How to Calculate Your Shipping and Handling Charges

June 15, 2001 | By | Reply More

QUESTION ON How to Calculate Shipping and Handling Charges

Hi. I started my Internet wedding business in January of this year. We sell wedding gifts and favors. What I find the most difficult to figure out is how to charge for shipping. I have a set list of charges posted on my website. The fees are based on the amount of each order. Sometimes we simply don’t charge enough and we lose money on shipping. I have been told by many people that lots of companies actually make a profit on their shipping. I only want to break even at least. Can you help me find a solution to this problem? Thank you in advance.

– Ameena


Dear Ameena,

To have a better idea of what you are shipping, I visited your web site and observe that you have a variety of items in your product line which may range from very small and light to medium weight items.

As you have stated, your current shipping charges based on value of the ordered item is not working well for you, even causing you to lose out in shipping. It is high time to experiment with new ways of costing the shipping charges.

One way is to charge a flat fee based on the product or cost range, PLUS an additional per pound charge. This is what I call the model. When buying electronics, for example, at, you will be charged with a $4.99 per shipment fee plus $0.59/per pound per item charge. Using this strategy will take care of your worries of losing profit due to varying weights of products being shipped (hence, varying shipping costs).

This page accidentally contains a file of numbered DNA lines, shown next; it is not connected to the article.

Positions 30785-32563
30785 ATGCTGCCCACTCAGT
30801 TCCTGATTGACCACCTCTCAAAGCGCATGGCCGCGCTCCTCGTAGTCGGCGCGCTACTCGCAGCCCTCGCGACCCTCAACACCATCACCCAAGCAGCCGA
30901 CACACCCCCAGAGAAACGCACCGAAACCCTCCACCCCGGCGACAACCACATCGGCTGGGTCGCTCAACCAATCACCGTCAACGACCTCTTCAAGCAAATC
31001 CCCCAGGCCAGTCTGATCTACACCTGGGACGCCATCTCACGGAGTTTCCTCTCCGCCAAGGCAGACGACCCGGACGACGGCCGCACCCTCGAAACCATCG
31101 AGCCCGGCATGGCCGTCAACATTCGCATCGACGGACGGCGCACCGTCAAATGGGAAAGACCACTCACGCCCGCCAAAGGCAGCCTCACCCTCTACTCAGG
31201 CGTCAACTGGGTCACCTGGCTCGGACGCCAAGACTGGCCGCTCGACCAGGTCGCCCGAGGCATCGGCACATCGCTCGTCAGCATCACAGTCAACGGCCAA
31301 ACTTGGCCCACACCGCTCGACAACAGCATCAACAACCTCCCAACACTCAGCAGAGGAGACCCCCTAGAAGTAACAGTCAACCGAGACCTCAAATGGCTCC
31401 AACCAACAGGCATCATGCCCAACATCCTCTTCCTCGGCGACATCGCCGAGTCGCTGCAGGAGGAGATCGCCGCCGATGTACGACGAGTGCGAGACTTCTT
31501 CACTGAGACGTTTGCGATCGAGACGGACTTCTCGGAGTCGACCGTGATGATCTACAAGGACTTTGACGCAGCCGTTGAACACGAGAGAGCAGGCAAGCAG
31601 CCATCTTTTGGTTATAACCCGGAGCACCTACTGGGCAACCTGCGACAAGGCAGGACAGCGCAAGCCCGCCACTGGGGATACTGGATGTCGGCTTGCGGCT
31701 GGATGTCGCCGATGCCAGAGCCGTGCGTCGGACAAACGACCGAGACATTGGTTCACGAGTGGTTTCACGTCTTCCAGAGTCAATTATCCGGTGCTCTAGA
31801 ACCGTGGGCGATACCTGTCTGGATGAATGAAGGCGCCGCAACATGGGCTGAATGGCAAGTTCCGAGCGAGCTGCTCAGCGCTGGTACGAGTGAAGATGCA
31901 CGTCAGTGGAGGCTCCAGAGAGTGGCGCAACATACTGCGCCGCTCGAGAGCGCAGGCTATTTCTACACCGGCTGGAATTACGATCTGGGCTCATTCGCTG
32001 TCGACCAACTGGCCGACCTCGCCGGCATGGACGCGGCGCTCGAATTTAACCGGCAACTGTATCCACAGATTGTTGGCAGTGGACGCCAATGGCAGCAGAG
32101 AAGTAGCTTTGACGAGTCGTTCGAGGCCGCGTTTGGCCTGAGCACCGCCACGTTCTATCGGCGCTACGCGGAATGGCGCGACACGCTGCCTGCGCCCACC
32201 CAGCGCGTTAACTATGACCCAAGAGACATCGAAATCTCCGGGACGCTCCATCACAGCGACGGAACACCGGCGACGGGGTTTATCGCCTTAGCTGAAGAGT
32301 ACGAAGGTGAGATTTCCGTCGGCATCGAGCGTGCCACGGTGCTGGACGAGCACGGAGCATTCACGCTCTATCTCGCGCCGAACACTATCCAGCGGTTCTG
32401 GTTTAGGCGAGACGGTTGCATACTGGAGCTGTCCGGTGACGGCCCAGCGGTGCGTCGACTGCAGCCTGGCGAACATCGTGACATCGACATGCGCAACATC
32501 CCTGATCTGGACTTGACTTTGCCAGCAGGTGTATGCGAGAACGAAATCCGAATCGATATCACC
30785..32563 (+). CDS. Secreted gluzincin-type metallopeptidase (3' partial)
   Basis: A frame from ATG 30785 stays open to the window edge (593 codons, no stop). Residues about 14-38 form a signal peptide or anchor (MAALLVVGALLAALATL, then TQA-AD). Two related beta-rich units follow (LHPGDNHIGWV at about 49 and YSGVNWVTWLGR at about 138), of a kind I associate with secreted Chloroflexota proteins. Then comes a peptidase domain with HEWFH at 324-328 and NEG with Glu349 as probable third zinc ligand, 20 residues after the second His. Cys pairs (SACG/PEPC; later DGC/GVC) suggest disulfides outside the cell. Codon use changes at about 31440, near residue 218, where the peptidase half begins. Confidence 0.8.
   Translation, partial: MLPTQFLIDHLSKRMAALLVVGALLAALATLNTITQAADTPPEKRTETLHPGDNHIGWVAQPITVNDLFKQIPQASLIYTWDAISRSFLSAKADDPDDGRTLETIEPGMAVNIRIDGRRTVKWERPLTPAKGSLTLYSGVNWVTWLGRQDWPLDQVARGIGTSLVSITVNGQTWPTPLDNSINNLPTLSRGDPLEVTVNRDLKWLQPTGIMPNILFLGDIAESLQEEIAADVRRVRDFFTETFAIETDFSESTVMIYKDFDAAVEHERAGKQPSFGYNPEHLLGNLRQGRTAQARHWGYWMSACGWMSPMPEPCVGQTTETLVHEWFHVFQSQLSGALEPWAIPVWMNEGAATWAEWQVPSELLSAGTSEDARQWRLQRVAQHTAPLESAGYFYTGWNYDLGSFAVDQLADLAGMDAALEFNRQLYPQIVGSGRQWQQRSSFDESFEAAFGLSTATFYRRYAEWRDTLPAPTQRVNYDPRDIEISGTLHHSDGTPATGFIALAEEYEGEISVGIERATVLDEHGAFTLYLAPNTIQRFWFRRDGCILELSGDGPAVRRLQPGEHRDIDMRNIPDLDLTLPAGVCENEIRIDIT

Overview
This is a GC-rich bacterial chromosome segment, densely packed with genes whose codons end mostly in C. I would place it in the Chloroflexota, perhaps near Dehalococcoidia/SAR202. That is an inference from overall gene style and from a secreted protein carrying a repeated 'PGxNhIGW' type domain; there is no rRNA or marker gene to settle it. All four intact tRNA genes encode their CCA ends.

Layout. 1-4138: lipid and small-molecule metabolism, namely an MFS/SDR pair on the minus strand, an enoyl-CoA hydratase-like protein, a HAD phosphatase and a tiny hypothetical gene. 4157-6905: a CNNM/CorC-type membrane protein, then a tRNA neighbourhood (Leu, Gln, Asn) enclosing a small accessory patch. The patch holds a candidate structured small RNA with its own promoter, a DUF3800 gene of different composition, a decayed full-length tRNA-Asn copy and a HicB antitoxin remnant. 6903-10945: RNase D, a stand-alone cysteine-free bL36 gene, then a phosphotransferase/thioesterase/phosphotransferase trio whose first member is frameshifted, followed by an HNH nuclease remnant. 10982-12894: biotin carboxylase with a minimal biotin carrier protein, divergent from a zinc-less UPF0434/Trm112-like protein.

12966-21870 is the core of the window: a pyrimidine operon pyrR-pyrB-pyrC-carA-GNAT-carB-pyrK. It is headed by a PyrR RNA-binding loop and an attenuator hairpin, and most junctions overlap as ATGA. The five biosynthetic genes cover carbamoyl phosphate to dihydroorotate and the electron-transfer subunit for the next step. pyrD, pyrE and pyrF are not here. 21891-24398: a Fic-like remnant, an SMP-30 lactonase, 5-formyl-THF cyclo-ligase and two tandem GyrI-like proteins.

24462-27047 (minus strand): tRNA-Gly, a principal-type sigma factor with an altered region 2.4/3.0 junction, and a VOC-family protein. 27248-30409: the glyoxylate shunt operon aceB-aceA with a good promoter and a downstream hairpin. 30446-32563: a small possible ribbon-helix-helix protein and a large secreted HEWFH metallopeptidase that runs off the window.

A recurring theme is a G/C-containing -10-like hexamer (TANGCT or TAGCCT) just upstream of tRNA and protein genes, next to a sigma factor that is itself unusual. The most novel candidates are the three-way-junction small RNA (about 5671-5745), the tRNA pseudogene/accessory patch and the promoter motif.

You may want to study Amazon’s shipping charges. The shipping costs of items requiring special handling are calculated differently.

Of course, implementing this approach will greatly depend on the flexibility of your shopping cart system. If your current system does not allow you to do this, you have two other options:

1. Continue basing your shipping rates on the value of the items ordered, but increase your shipping rate (downside of course is that your customers may find your shipping cost too prohibitive)

2. Revise your shipping cost structure and instead base it on the total weight of the items ordered. Like your current system, you may present varying tiers of shipping costs.

You may want to devise a system based on the shipping rates used by your present carrier (e.g. UPS). Note that UPS calculates their shipping rates by weight and distance. By adopting the UPS pricing standard, you as user of their services will be assured that the amount you charge in shipping the item will at least cover your cost (if not profit from it).

There are also a number of methods that you can check in order to reduce your shipping costs. One such method is mode optimization, which is described in the article Many retailers still use old shipping methods as:

In mode optimization, a retailer that needs to ship an order to a customer within two days, for instance, would use shipping software to automatically determine the cheapest way to ship a particular order to a particular destination within two days. While some retailers would just forward all two-day shipments through two-day air-shipment services, others using mode optimization might find that an order—because of its particular size, weight and final destination—might be able to reach the customer within two days via relatively low cost standard ground shipping.

Hope this helps. If you have further questions, please feel free to email us.

Nach M Maravilla

Recommended Resources on How To Calculate Shipping and Handling Charges

Article originally published in June 2001. Updated February 15, 2012

Nach Maravilla is the President and CEO of LLC. He has over thirty years experience in sales and marketing of various products, which covered as he jokingly describes, “from toothpicks to airplanes” He also had extensive experience in International trading and he always excelled in special promotional ideas for retail outlets.

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